Nothing suggests that the emission rate is other than random.Explanation
A total of 2,608 time units were monitored (for a total time of 326 minutes, or about five and a half hours), and over that period, 10,097 emissions were recorded (in adding up Rutherford's count, remember not to count the "57" in his top row, which is the number of units in which no emissions were recorded). That gives an average rate of 3.87155 emissions per unit of time. The nearest r values supplied on the Poisson Table are r = 3.5 and r = 4.0, neither of which is markedly close, so we will need to calculate a new column for r = 3.87155, the rate per 7.5-second unit of sampling. Nothing could be easier, always assuming that your calculator has an e*x key. The resulting column is given below. We then multiply each value by the total number of units involved (2,608), to get the Expected (E) values for that group of samples. Finally, we put beside them Rutherford's Actual (A) or observed values. The result looks like this:
r = 3.87155 E A p(0) 0.0208 54.2464 ~ 54 57 p(1) 0.0806 210.2048 ~ 210 203 p(2) 0.1561 407.1088 ~ 407 383 p(3) 0.2014 525.2512 ~ 525 525 p(4) 0.1950 508.56 ~ 509 532 p(5) 0.1510 393.808 ~ 394 408 p(6) 0.0974 254.0192 ~ 254 273 p(7) 0.0539 140.5712 ~ 141 139 p(8) 0.0261 68.0688 ~ 68 45 p(9) 0.0112 29.2096 ~ 29 27 p(10) 0.0043 11.2144 ~ 11 10 p(11) 0.0015 3.9120 ~ 4 4 p(12) 0.0005 1.3040 ~ 1 0 p(13) 0.0002 0.5216 ~ 1 1 p(14) 0.0000 0.0000 ~ 0 1 TOTAL 2608 2608
The fit is rough enough to look real, but overall, it is obviously close. Nothing strongly suggests a departure from a Poisson process, that is, a random variation process. Hence the answer given above.
Rutherford is one of the great figures in modern science, and nobody is going to be very inclined to doubt his data, or his interpretation. Very good. But strictly speaking, the data as supplied are summary in nature, and therefore conceal a great deal of possibly relevant information. Our inference as given above is in principle vulnerable to some of that concealed information. For example, if a rolling average of 100 units of time showed a tendency toward a decreasing or increasing rate, over the five and a half hours, that would suggest caution. Also, one wonders what would have happened if the team had returned to that same film of polonium after a year, and observed it for another five and a half hours with the same equipment. And then in a different part of the Earth's magnetic field, still with the same equipment. Only with such further information can the present inference be accepted as strongly indicated.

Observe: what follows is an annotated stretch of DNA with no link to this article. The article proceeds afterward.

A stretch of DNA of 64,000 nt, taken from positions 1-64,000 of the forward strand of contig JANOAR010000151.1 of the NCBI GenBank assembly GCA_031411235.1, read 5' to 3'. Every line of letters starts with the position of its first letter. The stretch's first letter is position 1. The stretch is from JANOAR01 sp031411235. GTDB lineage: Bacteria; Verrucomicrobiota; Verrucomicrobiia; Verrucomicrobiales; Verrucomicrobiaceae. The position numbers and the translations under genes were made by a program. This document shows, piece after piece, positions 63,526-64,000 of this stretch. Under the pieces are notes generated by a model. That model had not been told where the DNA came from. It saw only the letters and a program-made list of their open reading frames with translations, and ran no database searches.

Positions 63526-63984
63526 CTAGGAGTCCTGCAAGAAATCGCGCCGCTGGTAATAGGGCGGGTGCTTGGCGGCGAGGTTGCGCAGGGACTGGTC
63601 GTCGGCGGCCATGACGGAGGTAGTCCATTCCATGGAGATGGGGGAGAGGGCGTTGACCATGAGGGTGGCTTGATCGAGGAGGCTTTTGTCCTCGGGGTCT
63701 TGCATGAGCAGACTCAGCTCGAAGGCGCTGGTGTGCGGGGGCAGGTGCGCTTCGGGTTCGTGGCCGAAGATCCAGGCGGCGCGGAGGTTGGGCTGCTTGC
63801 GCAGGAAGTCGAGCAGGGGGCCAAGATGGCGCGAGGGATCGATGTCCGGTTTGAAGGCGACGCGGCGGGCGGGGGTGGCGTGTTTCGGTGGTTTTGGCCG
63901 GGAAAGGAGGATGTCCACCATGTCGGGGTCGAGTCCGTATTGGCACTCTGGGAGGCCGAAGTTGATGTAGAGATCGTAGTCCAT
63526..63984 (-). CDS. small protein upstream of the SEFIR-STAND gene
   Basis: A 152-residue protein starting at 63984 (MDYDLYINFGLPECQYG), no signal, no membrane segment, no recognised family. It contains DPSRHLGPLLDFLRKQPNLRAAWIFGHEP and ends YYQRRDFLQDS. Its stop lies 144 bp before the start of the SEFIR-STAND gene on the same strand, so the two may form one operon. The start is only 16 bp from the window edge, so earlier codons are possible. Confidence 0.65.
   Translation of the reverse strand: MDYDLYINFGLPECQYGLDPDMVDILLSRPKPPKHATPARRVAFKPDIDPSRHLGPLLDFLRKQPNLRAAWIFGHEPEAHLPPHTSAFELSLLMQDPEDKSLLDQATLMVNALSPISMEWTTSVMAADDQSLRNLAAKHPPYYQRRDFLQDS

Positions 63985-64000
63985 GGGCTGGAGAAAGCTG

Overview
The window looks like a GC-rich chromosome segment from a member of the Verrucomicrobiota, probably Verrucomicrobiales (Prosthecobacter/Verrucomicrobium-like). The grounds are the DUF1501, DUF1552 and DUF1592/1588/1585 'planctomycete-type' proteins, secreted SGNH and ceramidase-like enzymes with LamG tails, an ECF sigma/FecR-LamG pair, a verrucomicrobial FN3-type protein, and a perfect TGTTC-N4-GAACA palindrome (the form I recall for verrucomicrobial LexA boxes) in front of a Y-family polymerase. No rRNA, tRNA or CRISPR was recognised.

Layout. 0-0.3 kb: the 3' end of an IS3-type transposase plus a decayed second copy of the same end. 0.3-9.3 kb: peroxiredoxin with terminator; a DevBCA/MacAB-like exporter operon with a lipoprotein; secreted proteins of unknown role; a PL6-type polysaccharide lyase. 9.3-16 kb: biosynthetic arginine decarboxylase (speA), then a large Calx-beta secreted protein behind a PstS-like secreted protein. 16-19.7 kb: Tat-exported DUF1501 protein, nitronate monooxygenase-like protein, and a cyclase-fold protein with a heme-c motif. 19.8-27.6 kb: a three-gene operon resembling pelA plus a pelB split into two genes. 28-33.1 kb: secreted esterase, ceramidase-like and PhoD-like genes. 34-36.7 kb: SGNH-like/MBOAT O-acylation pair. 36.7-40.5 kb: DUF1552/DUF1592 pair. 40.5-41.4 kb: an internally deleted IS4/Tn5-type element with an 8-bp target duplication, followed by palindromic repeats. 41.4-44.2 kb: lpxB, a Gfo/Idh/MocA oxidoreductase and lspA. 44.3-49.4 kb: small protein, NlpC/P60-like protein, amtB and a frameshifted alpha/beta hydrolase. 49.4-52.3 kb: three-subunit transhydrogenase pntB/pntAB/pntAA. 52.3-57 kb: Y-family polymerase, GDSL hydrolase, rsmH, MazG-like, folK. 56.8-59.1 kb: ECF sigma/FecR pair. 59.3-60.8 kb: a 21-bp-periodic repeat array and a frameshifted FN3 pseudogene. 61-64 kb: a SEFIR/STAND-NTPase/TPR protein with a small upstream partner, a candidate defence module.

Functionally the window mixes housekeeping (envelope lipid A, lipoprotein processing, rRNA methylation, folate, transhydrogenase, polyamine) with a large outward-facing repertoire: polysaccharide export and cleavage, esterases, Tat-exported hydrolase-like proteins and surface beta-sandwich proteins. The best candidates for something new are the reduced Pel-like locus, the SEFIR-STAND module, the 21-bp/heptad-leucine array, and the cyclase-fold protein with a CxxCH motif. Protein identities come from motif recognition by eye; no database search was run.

It is a statistical bad habit to skip these confirmatory observations, the legislative checks and balances of the scientific life. We will return to this methodological issue in Problem 20.
Update 2007. Various objections were in fact raised about the original experimental data, among them the angle subtended by the equipment, the ability of observers to count by eye, with a low-power microscope (these counts would later be made by optical detectors), information sometimes coming in at the rate of two scintillations per second; and lag time on the mechanical counter used by Rutherford's team (the counts would later be registered electronically). These points have been addressed up by subsequent experiments (see Parratt 216f), and even closer matches of data with Poisson predictions have been obtained. In the end, Rutherford's inference of a random process seems to be confirmed; indeed, strengthened.
Part of genius is knowing when you're right, even if the data set is incomplete or the recording mechanism is open to technical objections. This part of genius Rutherford possessed.
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